I made note of whether the task was completed correctly. The percentage that follows denotes the success rate. Eg if ⅘ users completed the task correctly, that then translates to a success rate of 80%. In many cases the user thought they had completed the task correctly when in actual fact they had not.

I gave each task a score based on how high they appeared on each leaderboard & then combined all the scores to reach a grand total, based on time taken, pain rating, and success rate.


Adding colleagues via CSV upload scored the worst! Followed by archiving colleagues and adding multiple colleagues via email.


Based on these results I made some recommendations that we could focus on to improve the product (especially in the 4 areas that scored worst). Below are some of my recommendations for the archiving colleagues task.

Archiving Colleagues

  • The first column in colleague directory could be changed to ‘All colleagues’ to avoid users tripping up when looking for inactive colleagues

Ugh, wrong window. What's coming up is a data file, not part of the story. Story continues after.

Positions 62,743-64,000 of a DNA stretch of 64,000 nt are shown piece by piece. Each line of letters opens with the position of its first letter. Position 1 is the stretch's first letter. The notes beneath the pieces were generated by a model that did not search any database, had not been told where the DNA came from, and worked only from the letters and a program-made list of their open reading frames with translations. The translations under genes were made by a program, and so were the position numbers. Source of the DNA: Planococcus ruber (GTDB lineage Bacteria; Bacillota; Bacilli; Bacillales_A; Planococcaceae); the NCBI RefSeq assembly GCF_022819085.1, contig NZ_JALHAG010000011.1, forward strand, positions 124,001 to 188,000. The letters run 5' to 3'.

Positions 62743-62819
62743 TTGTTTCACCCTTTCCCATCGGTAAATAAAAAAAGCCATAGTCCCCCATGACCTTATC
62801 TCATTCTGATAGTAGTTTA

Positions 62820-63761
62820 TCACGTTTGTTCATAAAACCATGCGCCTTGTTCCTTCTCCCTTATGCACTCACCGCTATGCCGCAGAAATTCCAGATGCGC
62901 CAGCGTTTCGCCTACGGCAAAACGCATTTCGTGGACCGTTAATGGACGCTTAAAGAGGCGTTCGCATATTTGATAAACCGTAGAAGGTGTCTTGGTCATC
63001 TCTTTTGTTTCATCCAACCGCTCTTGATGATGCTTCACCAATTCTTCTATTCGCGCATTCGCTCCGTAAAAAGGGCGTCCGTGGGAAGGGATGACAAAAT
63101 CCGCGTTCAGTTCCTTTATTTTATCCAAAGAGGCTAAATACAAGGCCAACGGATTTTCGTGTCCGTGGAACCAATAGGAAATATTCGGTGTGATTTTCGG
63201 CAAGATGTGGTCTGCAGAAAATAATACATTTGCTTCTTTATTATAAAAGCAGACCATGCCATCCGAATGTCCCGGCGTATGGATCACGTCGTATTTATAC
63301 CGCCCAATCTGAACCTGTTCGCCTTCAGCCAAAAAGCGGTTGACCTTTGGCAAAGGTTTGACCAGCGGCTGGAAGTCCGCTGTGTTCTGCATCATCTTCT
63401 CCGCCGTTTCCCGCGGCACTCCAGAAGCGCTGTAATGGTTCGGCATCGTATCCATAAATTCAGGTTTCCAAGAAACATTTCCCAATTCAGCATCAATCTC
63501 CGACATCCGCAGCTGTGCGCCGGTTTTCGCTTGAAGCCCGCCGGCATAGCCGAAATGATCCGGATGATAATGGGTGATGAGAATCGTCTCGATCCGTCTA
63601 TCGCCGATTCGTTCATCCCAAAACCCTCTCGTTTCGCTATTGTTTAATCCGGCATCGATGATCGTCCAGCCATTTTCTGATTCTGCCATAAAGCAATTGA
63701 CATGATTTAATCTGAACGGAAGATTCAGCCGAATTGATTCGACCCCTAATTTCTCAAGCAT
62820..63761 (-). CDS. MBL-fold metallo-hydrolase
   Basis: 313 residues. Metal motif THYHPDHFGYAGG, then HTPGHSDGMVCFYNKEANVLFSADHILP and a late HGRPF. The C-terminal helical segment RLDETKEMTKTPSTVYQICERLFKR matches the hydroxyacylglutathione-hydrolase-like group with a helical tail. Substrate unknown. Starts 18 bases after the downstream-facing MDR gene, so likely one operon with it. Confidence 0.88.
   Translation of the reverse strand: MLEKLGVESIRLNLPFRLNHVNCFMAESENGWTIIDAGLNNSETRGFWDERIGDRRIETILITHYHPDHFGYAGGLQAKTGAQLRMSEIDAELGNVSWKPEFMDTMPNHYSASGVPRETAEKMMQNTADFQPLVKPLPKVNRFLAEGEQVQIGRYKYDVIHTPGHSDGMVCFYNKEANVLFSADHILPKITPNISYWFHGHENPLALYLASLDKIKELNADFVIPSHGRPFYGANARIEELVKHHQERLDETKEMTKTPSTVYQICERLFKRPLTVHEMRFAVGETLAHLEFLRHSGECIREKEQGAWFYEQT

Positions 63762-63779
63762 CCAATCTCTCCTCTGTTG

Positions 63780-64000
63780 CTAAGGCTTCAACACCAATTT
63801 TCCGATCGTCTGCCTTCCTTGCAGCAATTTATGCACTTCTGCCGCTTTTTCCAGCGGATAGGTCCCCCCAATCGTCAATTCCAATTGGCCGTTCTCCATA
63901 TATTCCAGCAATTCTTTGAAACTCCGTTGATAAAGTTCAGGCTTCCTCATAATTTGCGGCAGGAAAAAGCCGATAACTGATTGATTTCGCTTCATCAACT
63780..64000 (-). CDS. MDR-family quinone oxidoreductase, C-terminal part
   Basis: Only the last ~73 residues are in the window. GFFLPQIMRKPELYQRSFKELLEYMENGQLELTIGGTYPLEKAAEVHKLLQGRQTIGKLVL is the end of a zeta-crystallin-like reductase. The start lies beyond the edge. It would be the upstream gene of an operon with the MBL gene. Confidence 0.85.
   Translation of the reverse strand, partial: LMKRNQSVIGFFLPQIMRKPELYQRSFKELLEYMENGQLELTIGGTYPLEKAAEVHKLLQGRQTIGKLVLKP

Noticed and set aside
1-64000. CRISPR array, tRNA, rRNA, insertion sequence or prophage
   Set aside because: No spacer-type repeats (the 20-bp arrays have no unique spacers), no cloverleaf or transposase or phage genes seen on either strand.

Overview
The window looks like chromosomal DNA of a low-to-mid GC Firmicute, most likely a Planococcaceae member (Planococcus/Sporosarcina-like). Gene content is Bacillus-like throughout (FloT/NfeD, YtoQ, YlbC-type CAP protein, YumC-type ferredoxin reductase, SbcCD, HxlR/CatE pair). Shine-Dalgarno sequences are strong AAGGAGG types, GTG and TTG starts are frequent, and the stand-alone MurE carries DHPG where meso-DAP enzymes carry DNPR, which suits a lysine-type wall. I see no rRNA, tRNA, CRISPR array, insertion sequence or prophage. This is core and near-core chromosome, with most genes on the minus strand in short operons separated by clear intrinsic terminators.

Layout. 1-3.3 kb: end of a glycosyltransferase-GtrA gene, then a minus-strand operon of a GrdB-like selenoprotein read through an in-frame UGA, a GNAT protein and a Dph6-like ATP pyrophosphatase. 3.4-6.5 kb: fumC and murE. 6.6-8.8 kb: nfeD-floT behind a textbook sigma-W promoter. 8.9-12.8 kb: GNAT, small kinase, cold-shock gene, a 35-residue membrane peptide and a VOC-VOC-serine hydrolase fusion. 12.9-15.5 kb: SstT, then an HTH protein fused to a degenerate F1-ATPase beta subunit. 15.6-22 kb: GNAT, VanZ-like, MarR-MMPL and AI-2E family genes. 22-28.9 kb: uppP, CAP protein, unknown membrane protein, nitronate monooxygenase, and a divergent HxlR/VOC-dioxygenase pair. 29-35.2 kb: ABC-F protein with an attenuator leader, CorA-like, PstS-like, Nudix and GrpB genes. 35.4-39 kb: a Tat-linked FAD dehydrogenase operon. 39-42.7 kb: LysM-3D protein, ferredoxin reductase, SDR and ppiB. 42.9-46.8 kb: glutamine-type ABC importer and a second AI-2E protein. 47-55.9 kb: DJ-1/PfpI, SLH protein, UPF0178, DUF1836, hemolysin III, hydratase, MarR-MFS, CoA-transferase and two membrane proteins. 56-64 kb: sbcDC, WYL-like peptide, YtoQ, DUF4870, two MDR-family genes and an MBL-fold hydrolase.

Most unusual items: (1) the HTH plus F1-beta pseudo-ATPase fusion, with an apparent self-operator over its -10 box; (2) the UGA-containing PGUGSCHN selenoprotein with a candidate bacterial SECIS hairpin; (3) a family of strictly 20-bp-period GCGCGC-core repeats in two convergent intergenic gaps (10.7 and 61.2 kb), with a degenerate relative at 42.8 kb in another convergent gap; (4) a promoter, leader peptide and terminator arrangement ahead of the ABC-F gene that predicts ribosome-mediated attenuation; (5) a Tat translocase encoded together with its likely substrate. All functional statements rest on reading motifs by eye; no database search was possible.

• The copy ‘Archive’ could be changed to ‘Remove’ with the final option being to delete a colleague.
  • We could introduce the ability to archive a single colleague directly from colleague management section.
  • We should show the user a positive confirmation after a colleague has been successfully archived.

I took the recommendations linked to the most problematic tasks to the developers on the team and together we were able place the recommendations on a matix that considered both user pain and implementation difficulty.


1.1 An algorithm could be created whereby it recognises the data beforehand by figuring out formats of the date. Under the assumption that the data is consistent there would need to be 2 discriminators (at least one record where the day is above 12, at least one record where the year is above 31)

2.1 Easy, if we use buttons as that section of colleague directory isn’t legacy code (library is Angular not React)

2.2 Difficult to maintain selected items after search

2.3 Difficult because columns in each section are different


After this research task, I sat down with the whole team and together we decided which problem to tackle first, what success would look like (metrics), and based off that I began iterating solutions!

Thank you for your time ☺️